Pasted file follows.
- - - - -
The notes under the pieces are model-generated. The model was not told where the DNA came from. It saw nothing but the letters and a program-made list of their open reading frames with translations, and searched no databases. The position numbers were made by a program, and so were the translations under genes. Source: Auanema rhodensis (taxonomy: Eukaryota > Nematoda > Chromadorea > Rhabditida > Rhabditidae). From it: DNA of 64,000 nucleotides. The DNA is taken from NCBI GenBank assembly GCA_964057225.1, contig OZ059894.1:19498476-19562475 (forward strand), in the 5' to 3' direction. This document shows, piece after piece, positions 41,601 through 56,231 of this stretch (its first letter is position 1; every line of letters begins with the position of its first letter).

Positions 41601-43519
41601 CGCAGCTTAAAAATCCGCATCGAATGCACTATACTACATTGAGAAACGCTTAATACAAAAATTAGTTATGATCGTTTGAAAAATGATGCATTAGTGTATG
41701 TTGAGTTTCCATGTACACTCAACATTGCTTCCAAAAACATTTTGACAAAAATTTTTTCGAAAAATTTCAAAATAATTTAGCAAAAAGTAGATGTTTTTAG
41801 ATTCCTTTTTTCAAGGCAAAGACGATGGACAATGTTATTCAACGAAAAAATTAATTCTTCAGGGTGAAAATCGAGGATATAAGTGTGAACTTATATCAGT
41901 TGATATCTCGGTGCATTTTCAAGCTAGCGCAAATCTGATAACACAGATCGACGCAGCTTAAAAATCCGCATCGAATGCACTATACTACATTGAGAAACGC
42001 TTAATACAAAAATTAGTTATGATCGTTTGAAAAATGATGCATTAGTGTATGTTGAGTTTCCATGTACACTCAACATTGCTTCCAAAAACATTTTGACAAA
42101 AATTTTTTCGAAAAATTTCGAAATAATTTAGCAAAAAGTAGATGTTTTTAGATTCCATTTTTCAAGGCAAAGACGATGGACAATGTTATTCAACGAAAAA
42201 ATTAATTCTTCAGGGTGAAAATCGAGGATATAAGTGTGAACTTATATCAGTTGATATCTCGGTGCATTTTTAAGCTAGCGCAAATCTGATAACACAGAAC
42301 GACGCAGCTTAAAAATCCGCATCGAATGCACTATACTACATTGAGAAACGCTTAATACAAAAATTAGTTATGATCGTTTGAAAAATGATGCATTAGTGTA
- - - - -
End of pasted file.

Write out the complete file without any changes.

The notes under the pieces are model-generated. The model was not told where the DNA came from. It saw nothing but the letters and a program-made list of their open reading frames with translations, and searched no databases. The position numbers were made by a program, and so were the translations under genes. Source: Auanema rhodensis (taxonomy: Eukaryota > Nematoda > Chromadorea > Rhabditida > Rhabditidae). From it: DNA of 64,000 nucleotides. The DNA is taken from NCBI GenBank assembly GCA_964057225.1, contig OZ059894.1:19498476-19562475 (forward strand), in the 5' to 3' direction. This document shows, piece after piece, positions 41,601 through 56,231 of this stretch (its first letter is position 1; every line of letters begins with the position of its first letter).

Positions 41601-43519
41601 CGCAGCTTAAAAATCCGCATCGAATGCACTATACTACATTGAGAAACGCTTAATACAAAAATTAGTTATGATCGTTTGAAAAATGATGCATTAGTGTATG
41701 TTGAGTTTCCATGTACACTCAACATTGCTTCCAAAAACATTTTGACAAAAATTTTTTCGAAAAATTTCAAAATAATTTAGCAAAAAGTAGATGTTTTTAG
41801 ATTCCTTTTTTCAAGGCAAAGACGATGGACAATGTTATTCAACGAAAAAATTAATTCTTCAGGGTGAAAATCGAGGATATAAGTGTGAACTTATATCAGT
41901 TGATATCTCGGTGCATTTTCAAGCTAGCGCAAATCTGATAACACAGATCGACGCAGCTTAAAAATCCGCATCGAATGCACTATACTACATTGAGAAACGC
42001 TTAATACAAAAATTAGTTATGATCGTTTGAAAAATGATGCATTAGTGTATGTTGAGTTTCCATGTACACTCAACATTGCTTCCAAAAACATTTTGACAAA
42101 AATTTTTTCGAAAAATTTCGAAATAATTTAGCAAAAAGTAGATGTTTTTAGATTCCATTTTTCAAGGCAAAGACGATGGACAATGTTATTCAACGAAAAA
42201 ATTAATTCTTCAGGGTGAAAATCGAGGATATAAGTGTGAACTTATATCAGTTGATATCTCGGTGCATTTTTAAGCTAGCGCAAATCTGATAACACAGAAC
42301 GACGCAGCTTAAAAATCCGCATCGAATGCACTATACTACATTGAGAAACGCTTAATACAAAAATTAGTTATGATCGTTTGAAAAATGATGCATTAGTGTA